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Hyper-V performance tests (SharePoint Foundation 2010)

SharePoint 2010
 

Applies to: SharePoint Foundation 2010

Topic Last Modified: 2011-08-05

This article describes the results of Microsoft SharePoint Foundation 2010 performance testing in a virtualized computing environment that uses Windows Server 2008 Hyper-V technology.

In this article:

In addition to the broad goal of determining how Microsoft SharePoint Foundation performs when virtualized in a Hyper-V environment, we wanted to identify the following issues:

  • Performance bottlenecks.

  • Performance gains when servers that are running SharePoint Foundation are virtualized on host servers that support new technologies such as hyper-threading (HT) and Second Level Address Translation (SLAT).

  • Issues or limitations that have to be considered when virtualizing SharePoint Foundation 2010.

The following four groups of tests, which are documented in this article, are designed to meet the test goals:

  • Comparison of virtual machine and physical computer performance

    These tests show the performance results when the same load is applied to a physical computer and a virtual machine configuration.

  • Virtual machine memory scale up

    These tests show how performance is affected by increasing the memory allocation on a virtual machine (VM).

  • Single host scale out

    These tests show how performance is affected when the number of VMs that are deployed on a single host is increased.

  • Virtual machine scale out

    These tests show how performance is affected when the number of virtual machines that are deployed on one or more hosts is increased.

importantImportant
When you interpret the results of the previous tests and apply them to your own environment, remember that our tests were conducted on specific hardware that used a specific farm topology and a specific workload.

Most groups of tests used the following two sets of Hewlett Packard (HP) hardware to host our virtual machines:

  • HP BL680c-G5 (blade server)

  • HP ProLiant SE326M1 (Mach 1 server)

Blade server tests were run for the benefit of customers who are considering repurposing existing server technology for hosting VMs instead of buying new servers.

The Mach 1 server was used to show the performance characteristics of an Intel chipset that supports hyper-threading (Intel Hyper-Threading (HT)). The Mach 1 chipset also supports Intel VT Extended Page Tables (NPT) technology, which Windows Server 2008 R2 Hyper-V can use to implement Second Level Address Translation (SLAT). For more information, see What's New in Hyper-V in Windows Server 2008 R2 (http://go.microsoft.com/fwlink/p/?LinkId=155234).

HP blade servers

The following table provides a summary of the hardware which tested SharePoint Foundation on HP blade servers.

 

Quantity Manufacturer and model Role CPU Memory Network adapter Storage

4

HP BL680c-G5

SQL Server database server, Hyper-V host, physical server

Intel X7450 with 24 cores, 2.24 GHz CPU

128 GB

Dual GbE

SAN

8

Dell PE R710

Workload controller, workload client, virtual domain controller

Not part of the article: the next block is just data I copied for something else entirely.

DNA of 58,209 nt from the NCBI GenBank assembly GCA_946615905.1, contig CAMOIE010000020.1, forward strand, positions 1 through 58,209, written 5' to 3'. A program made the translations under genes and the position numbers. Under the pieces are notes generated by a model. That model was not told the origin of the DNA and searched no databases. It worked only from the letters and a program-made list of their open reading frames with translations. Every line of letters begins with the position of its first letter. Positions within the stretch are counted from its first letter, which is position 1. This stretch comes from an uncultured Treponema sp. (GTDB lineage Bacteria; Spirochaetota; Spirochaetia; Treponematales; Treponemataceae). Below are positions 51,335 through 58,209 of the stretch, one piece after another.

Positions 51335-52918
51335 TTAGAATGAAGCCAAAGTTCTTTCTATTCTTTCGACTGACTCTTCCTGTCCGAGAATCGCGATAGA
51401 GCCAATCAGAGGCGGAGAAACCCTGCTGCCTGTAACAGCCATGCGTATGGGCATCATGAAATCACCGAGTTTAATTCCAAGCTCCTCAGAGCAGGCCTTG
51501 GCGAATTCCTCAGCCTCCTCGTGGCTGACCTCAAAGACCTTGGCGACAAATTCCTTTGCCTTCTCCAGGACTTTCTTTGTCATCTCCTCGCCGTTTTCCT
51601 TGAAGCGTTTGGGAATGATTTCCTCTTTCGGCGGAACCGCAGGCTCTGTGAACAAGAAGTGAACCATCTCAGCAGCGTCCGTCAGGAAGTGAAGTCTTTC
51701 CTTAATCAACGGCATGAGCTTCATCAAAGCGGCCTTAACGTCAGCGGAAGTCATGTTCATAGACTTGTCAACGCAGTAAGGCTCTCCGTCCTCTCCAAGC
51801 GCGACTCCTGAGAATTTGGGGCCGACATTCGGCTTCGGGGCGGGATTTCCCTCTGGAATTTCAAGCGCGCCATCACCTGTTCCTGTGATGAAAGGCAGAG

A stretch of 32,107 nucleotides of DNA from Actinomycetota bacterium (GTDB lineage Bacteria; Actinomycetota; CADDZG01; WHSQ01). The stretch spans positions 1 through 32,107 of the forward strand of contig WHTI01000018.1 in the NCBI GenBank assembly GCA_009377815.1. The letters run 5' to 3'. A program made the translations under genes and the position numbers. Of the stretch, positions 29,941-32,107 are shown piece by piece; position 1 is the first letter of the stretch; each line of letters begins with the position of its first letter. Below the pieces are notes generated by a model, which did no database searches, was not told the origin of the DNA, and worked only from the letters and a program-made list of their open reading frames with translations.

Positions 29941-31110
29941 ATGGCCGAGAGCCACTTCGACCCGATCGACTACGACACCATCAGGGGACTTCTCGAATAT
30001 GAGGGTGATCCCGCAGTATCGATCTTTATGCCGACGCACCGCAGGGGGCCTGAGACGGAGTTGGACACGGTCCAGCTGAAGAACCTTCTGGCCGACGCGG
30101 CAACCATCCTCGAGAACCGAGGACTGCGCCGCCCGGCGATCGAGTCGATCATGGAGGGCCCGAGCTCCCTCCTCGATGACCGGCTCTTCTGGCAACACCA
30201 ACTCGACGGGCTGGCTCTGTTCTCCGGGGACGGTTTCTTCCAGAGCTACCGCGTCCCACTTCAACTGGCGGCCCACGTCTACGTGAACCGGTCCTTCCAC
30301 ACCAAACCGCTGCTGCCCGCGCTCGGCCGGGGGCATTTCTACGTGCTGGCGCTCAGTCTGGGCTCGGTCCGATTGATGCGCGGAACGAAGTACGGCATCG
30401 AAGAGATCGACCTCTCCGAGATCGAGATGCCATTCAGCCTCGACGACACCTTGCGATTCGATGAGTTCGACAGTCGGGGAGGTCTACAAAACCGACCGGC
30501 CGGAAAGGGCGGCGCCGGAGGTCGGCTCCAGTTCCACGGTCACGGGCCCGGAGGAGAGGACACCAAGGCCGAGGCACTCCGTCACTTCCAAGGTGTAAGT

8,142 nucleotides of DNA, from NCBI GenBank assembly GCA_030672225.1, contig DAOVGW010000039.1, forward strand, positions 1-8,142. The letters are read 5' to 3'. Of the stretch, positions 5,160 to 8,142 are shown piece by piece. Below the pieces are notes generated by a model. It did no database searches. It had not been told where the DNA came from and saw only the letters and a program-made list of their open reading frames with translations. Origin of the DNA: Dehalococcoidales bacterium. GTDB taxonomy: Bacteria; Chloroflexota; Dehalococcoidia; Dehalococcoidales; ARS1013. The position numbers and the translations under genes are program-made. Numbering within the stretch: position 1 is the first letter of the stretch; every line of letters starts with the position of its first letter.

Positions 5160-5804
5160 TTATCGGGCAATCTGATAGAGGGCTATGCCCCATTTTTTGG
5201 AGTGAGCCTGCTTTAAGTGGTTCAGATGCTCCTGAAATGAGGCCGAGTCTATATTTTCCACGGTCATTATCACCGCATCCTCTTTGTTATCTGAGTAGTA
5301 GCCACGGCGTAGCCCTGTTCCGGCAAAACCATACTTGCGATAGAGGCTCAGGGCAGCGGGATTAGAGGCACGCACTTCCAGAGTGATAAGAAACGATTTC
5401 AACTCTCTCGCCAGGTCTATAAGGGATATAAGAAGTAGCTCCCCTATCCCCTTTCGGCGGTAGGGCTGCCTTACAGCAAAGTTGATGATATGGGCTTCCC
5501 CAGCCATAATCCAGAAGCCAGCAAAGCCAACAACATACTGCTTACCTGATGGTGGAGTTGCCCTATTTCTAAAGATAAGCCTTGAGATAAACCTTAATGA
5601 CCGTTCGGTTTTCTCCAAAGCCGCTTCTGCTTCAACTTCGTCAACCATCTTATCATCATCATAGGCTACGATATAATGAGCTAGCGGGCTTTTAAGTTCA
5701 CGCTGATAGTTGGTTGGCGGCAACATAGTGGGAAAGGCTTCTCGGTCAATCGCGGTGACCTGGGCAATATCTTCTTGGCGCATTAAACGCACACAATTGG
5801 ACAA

Intel X5550 with 8 cores, 2.66 GHz CPU

72 GB

Dual GbE

SAS (multiple RAID levels)

1

F5 BigIP 6800

Load balancing

HP Mach 1 servers

The following table provides a summary of the hardware which tested SharePoint Foundation on HP Mach 1 servers.

 

Quantity Manufacturer and model Role CPU Memory Network adapter Storage

5

HP ProLiant SE326M1

SQL Server database server, Hyper-V host, virtual domain controller, physical server

Intel L5520 with 8 cores, 2.26 GHz CPU, HT capable

48 GB

Dual GbE

SAS (RAID 10)

5

HP ProLiant DL 380 G5

Workload controller, workload client

Intel 5150 with 4 cores, 2.66 GHz CPU

32 GB

Dual GbE

SAS (RAID 10)

1

F5 BigIP

Load balancing

The 64-bit versions of the following products were used for the performance tests:

  • Windows Server 2008 R2 Enterprise

  • SQL Server 2008 R2 Enterprise

  • Microsoft SharePoint Foundation 2010

  • Microsoft Visual Studio 2008 Team System (VSTS)

  • Microsoft Visual Studio Team System 2008 Test Edition

The same three-tier farm topology was used on both sets of HP server hardware. This topology was selected because it supports the following general Microsoft SharePoint Foundation roles: front-end Web servers, an application server, and a database server.

noteNote
The database was hosted on a physical server for all the tests.

The test mix, which is derived from the usage pattern identified on Microsoft internal SharePoint Foundation servers, consisted of the following tasks:

  • Create, use, update, and delete

  • Page views such as list views and document libraries

  • Browser-based views of Word, Excel, and PowerPoint by using Microsoft Office Web Apps

  • Simulated traffic between the server and rich clients such as Microsoft Word 2010, Microsoft Excel 2010, and Microsoft PowerPoint 2010 as an application.

The previous tasks were tested by using 84 separate actions that ranged from .02% of the test mix to 80% of the test mix. Loads were stepped (1 to 10) for different groups of tests and the number of simulated users ranged from 1 to 1000 within a connection-per-user model.

After a warm-up time of 10 minutes, the tests ran for 10 minutes and collected data every 10 seconds.

Two key performance indicators were used for each of the four groups of tests: maximum passed request per second (Max. passed RPS) and the time taken for each request, expressed as milliseconds.